HA Secondary History Survey 2014

Survey Report

Last updated: 10th June 2016

Does 'history for all' have a future?

‘History for all' is a phrase that has been used by many, including politicians, and historical knowledge has long been viewed as an essential part of a citizens' understanding of Britain and the wider world. Unfortunately, the HA annual survey for 2014 has revealed that bit by small bit that universal access to history in schools is being whittled down, so that only the brightest get to follow history all the way through their school career, and that those perhaps most in need of an education in historical reality are the ones least likely to get it.

The Historical Association's annual survey of history in schools for 2014 has found that:

  • There has been a 5% increase in the number of respondents reporting that Key Stage 3 history is crammed into only two years (23% compared with 18% last year)
  • There has been a further erosion of children's right to learn history after the age of 13 years - 44% our respondents said some students are actively steered away from studying history for GCSE by their school if at 13 years they are judged to be unlikely to get a Grade C, even though they would have 2 years to improve and often enjoy history.
  • 50% of respondents said GCSE specifications were likely to make a significant impact on what they decide to teach at Key Stage 3.
  • Most teachers thought that the decoupling of AS from A Level would be detrimental to the future take-up of history post-16.
  • 90% of respondents agreed that all new trainee teachers should receive a guaranteed minimum entitlement to university-based elements in their training. Serious concerns were expressed regarding plans to put more trainee teachers into the classroom without any academic or specialised mentor support and training.

The Historical Association carries out an annual survey of history teaching in schools. Each year teachers are invited to take part in the survey, the data from which is analysed to explore trends, concerns and impacts on the teaching of history in schools.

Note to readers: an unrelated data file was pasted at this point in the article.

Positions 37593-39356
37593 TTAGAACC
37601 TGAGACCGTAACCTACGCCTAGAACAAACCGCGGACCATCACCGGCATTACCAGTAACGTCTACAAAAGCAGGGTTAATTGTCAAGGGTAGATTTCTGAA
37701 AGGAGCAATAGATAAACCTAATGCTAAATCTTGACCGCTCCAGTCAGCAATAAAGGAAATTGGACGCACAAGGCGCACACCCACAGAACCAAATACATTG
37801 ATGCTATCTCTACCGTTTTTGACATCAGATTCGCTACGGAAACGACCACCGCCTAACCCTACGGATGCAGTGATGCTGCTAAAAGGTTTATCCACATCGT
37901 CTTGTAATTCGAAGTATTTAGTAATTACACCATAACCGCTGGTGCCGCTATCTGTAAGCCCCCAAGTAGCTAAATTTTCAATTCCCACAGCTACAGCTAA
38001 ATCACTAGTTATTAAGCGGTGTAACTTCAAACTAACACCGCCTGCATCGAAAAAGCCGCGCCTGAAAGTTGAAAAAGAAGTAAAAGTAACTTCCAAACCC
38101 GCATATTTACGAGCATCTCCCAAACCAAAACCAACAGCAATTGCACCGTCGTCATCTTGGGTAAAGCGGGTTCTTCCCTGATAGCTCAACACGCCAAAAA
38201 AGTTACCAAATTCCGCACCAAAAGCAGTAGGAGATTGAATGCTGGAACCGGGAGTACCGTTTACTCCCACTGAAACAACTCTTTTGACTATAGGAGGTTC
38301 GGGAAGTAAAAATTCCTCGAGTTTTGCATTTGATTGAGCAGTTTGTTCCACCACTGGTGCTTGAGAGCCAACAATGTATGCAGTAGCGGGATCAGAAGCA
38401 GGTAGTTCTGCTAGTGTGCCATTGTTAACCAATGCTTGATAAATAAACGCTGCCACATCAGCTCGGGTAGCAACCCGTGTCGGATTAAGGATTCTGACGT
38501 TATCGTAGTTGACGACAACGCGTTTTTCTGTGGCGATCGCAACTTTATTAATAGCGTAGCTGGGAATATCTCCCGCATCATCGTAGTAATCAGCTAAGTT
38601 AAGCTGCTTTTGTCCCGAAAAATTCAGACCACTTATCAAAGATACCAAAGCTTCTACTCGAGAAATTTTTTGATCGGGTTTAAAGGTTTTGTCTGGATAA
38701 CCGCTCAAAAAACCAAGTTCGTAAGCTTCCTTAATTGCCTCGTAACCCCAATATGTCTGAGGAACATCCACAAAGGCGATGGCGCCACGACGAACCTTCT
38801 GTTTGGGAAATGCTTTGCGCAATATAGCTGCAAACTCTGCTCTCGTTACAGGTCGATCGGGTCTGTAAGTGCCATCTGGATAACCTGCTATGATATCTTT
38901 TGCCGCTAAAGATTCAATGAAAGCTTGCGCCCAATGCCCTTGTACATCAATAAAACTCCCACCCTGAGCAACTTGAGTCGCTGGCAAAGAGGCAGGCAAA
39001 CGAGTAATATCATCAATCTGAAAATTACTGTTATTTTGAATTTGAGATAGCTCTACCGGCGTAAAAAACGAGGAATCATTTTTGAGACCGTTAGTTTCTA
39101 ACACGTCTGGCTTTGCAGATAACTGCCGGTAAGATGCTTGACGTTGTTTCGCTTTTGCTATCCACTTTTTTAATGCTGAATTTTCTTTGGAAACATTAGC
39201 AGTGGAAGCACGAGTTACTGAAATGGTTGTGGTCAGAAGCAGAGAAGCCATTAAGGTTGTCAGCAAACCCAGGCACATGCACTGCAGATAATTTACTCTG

The recent changes to education have meant that what is being taught to young people differs more widely from school to school since the introduction of the National Curriculum in the 1980s. While some schools have more freedom about what to teach this does mean that the content of what each child is taught varies widely and without uniformity, resulting in historical gaps in factual understanding and history taught for the exam rather than for knowledge.

The full report and survey is attached for further information.

The HA in its work with the Royal Historical Society has recently raised concerns over teacher training.

The HA will continue to support teachers with delivering quality history education at every level, however as a charity it can only do so much when schools themselves are being pressured into reducing access to history to bolster marks and league tables.

The full survey is attached

The Historical Association

The Historical Association has in excess of 8,000 members and associate members, with branches throughout the UK. It is a leading contributor to the debate around history teaching in schools, representing teachers as their subject specialist body to government. The HA is a producer of historical content for education and historians and is responsible each year for a report on history in schools that influences parliamentary debate and government advisory bodies. It reaches in excess of 20,000 history and heritage professionals and interest groups monthly. 

For further information contact Paula Kitching 07720809481 pkitching@hotmail.com

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